Canadian Underground Infrastructure Logo

Reduce project risk with underwater laser scanning

By Jason Gillham & Sherry Slejska

ULS-200 underwater laser scanner from 2G Robotics.
ULS-200 underwater laser scanner from 2G Robotics.

Thirty-five million Canadians rely on safe drinking water, making the maintenance, rehabilitation and expansion of water tunnel systems a top priority for service providers. The necessity to fund these projects was partially answered by the 2013 Canadian Federal Budget, calling for a proposed $2 billion to be allocated to municipal water infrastructure projects. Water tunnel systems are about to get the attention they deserve and with the help of improved inspection tools, projects will move forward with a higher level of confidence, ensuring optimal budget allocation.

Regardless of the nature and scope of your water system project, understanding the current condition of the infrastructure is a necessary starting point. Collection of detailed measurements of existing infrastructure can be undervalued at the onset of a project. Project managers may default to traditional methods of data collection, which rely on making significant assumptions. Lack of crucial measurements and incorrect assumptions can derail a project, causing budget, quality and schedule risk.

Our neighbours to the South are embracing improved methods of measuring water infrastructure by using Canadian made laser technology. Commonly used for terrestrial applications, laser scanning is now capable of operating deep inside water tunnel systems to capture detailed measurements. 2G Robotics of Waterloo, Ontario develops and manufactures underwater laser scanners which are reducing the level of assumption and project risk for municipalities by providing precise measurements and 3D models of infrastructure.

The City of Bellingham, Washington understands that more informed decisions are possible when you fully understand the current state of your water infrastructure. They are raising the standards of data collection by using underwater laser scanning.

Needing to understand the condition of the municipality's raw water intake system, accurate measurements of the tunnel system was required. It had been over 30 years since the last inspection, at which time the tunnels had been de-watered. Removal of water can add extra stress to the tunnel, increase down time and increase project cost. The decision to maintain water fill during the Bellingham inspection reduced the risk of further damage.

On this project, the City of Bellingham contracted Interactive Pipeline Inspections (IPI) to perform the survey. IPI deployed an Inuktun Versatrax 150TM crawler which was equipped with submersible cameras, lights and the ULS-200 underwater laser scanner from 2G Robotics.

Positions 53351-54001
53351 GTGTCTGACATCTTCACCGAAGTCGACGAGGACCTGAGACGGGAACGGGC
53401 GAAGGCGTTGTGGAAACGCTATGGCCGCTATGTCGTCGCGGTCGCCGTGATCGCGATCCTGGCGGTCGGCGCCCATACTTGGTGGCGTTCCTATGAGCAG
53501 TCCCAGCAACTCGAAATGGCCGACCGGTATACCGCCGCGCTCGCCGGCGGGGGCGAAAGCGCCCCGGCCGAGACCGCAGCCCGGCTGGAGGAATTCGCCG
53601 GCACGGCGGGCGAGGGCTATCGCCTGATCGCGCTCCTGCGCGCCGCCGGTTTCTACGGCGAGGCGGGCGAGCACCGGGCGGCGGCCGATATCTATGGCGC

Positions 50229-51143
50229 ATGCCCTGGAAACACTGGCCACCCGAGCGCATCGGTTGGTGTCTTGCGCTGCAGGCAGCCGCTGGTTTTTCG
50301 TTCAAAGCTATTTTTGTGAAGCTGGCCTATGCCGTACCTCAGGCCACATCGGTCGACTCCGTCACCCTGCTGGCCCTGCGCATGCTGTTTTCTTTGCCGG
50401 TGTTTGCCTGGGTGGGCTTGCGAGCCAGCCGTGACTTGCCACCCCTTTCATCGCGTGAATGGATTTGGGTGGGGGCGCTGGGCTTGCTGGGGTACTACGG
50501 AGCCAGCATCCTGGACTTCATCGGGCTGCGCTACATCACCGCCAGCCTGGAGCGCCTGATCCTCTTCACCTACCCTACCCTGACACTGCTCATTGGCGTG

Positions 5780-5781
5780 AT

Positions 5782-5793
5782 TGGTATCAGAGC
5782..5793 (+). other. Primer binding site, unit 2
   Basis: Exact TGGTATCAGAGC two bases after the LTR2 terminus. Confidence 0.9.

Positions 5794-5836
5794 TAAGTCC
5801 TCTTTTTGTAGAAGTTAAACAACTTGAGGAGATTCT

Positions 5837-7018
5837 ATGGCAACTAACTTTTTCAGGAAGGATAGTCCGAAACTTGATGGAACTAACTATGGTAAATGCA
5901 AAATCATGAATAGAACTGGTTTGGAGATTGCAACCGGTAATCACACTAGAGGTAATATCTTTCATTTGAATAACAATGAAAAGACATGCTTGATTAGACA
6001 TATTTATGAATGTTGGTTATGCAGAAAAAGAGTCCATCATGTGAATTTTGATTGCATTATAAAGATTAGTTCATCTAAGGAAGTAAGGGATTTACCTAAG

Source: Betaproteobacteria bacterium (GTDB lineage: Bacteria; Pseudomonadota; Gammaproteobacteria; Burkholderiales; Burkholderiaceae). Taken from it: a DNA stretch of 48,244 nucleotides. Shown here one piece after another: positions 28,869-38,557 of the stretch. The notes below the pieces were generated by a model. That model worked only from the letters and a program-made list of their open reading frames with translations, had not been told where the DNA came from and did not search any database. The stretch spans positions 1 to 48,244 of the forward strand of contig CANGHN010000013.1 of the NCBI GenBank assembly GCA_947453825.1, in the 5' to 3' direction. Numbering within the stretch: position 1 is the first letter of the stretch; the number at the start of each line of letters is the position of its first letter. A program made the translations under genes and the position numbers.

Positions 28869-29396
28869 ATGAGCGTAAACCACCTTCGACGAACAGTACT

Inuktun Versatrax 150TM crawler being lowered into the tunnel system.

The ULS-200 laser scanner is designed for close range scanning. Its small size allowed for easy integration into the crawler. The precise geometry of the tunnel was captured as the head of the laser rotated a full 360 degrees, generating a 3D point cloud CAD model. The resulting data provided an accurate digital record of the 3D geometry of the tunnel from which, ovality was assessed and irregularities identified. The 3D point cloud model generated during underwater laser scanning can be exported into CAD software for engineering analysis.

Not every condition is ideal for laser scanning. If there is an excessive amount of light or turbidity in the water a good scan might not be possible. Silt filtering algorithms are able to deal with a surprising level of turbidity in the water but laser scanning would not be the tool of choice for untreated sewer water. 2G Robotics suggests that if you can see the target surface with video, laser scanning is often a good measuring solution.

Under operational conditions, IPI Group inspected the Bellingham tunnel system from several entry points. The cameras fixed to the Inuktun Versatrax 150TM documented the general condition of the tunnel. The ULS-200 underwater laser scanner captured sub-millimetre measurements of areas of interest to understand tunnel deformation and more specifically determine ovality with millimetre precision. The resulting data was conclusive in determining the geometry of the tunnel over its length. The measurements were compared to existing engineering drawings. Changes in the tunnel geometry, cracks and other areas of concerns were understood to the level required to make confident decisions on maintenance priorities.